Back to school stories this year will focus, naturally, on the Covid-19 pandemic’s toll on students and families and on remedying these difficulties.
But another story is being shortchanged: it’s about how parents sought new options for their children like homeschooling, small learning pods, and micro-schools, with civic entrepreneurs and their partners creating new organizations or expanding existing ones to meet this demand.
A Chinese-born chemist who worked for Coca-Cola was found guilty Thursday of multiple spying-related charges including economic espionage and stealing trade secrets.
Xiaorong You, a Chinese-born American citizen, stole trade secrets related to the development of the bisphenol-A-free (BPA-free) coating found within soda cans and used it to start a new company in China, which subsequently received millions of dollars from the Chinese government in grants, the Department of Justice announced Thursday. The BPA-free technology trade secrets that You stole was worth almost $120 million.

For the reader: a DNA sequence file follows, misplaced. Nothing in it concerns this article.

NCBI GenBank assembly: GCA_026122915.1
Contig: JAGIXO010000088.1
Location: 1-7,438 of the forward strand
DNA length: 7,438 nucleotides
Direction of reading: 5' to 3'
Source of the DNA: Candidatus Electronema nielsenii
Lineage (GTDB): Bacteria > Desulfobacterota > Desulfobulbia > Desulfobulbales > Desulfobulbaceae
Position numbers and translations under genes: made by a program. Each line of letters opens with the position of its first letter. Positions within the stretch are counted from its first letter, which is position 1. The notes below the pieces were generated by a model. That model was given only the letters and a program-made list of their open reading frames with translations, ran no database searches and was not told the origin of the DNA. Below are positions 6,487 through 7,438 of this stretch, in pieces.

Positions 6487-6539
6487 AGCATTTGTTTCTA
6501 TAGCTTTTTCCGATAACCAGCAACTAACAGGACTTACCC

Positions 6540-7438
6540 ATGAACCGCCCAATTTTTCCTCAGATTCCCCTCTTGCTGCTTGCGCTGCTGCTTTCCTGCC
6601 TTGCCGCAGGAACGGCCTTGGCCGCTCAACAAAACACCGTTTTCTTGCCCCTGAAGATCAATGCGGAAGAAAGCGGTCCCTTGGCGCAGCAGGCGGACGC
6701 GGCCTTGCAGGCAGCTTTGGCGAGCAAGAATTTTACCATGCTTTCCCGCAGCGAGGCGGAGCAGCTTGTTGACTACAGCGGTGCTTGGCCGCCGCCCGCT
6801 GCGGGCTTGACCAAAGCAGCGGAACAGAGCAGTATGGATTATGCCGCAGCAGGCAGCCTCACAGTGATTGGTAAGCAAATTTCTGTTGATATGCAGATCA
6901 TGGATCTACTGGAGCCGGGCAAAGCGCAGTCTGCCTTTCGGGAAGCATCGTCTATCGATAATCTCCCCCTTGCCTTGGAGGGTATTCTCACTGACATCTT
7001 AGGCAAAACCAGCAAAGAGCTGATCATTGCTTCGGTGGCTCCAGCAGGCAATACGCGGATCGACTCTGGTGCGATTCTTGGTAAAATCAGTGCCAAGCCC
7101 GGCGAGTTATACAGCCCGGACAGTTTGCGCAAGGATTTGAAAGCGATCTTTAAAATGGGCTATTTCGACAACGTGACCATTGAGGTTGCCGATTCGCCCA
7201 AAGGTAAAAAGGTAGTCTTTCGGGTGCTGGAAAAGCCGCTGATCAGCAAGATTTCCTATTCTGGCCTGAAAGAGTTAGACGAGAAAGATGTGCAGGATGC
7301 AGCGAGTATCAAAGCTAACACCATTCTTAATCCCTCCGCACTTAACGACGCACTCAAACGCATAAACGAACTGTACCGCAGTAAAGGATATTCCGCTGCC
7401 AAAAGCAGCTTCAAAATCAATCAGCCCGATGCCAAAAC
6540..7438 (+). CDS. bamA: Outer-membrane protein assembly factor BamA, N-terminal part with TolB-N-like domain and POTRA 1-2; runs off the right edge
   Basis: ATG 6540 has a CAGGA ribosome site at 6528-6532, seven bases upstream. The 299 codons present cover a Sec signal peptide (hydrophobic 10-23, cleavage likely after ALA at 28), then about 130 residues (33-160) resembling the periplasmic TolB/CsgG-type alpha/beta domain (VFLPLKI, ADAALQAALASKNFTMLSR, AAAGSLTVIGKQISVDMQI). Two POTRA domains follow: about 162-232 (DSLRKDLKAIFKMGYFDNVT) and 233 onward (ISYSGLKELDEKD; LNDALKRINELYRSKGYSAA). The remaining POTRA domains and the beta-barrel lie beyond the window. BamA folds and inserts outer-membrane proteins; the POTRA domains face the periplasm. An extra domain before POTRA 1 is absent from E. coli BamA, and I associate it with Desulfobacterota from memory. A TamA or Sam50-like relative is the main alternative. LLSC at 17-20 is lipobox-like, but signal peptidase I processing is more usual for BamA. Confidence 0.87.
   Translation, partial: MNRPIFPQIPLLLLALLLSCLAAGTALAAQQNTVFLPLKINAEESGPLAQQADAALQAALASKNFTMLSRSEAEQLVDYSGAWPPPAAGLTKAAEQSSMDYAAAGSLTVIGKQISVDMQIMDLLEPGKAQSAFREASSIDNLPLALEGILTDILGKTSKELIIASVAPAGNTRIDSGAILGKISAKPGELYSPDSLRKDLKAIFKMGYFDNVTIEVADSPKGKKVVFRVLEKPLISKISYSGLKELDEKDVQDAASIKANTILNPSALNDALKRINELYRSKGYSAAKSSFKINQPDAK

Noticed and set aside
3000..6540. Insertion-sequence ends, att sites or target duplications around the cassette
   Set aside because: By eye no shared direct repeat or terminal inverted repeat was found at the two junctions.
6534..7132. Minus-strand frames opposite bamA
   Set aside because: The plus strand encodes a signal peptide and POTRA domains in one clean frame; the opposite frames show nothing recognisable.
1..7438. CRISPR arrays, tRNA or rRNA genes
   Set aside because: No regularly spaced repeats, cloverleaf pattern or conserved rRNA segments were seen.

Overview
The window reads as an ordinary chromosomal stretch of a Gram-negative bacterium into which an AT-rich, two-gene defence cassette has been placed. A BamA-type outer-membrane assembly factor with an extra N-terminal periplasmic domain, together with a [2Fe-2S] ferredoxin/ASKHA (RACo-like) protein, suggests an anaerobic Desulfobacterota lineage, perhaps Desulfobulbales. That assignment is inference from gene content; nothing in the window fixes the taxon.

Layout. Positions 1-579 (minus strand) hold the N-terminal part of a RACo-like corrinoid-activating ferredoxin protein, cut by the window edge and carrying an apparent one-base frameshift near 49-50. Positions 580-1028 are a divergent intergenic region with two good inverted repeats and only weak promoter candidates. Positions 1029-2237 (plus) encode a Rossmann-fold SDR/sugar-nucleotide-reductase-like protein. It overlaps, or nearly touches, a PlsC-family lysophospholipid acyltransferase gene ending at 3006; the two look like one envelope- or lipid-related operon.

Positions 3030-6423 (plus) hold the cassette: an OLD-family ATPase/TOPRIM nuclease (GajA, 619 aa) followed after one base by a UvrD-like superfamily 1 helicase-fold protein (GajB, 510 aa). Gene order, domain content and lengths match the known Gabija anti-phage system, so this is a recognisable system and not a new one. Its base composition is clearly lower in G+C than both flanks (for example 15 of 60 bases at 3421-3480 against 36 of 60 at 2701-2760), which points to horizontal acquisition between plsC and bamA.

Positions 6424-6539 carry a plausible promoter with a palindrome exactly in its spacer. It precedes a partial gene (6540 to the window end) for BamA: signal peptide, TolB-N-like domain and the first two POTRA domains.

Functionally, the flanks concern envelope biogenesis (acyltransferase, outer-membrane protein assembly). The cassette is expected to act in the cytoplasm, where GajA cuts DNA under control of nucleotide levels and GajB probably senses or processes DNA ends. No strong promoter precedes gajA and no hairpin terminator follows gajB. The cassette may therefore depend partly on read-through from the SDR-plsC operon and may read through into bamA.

Documents and evidence presented during You’s 12-day trial showed that she intended to benefit the Chinese Communist Party, the DOJ said. Dow Chemical, PPG Industries, Sherwin Williams and other major U.S. chemical corporations had developed the BPA-free technology that You stole.
In the wake of many schools around the country participating in remote learning, one Harvard University professor has admitted that parents are finding public schools to be “worse than they thought.”
The Harvard law professor gained national attention earlier in 2020, calling for a homeschooling ban. According to The Harvard Gazette, Elizabeth Bartholet said in May, “when it comes to homeschooling, the victims are all children so it’s harder to mount a political movement.”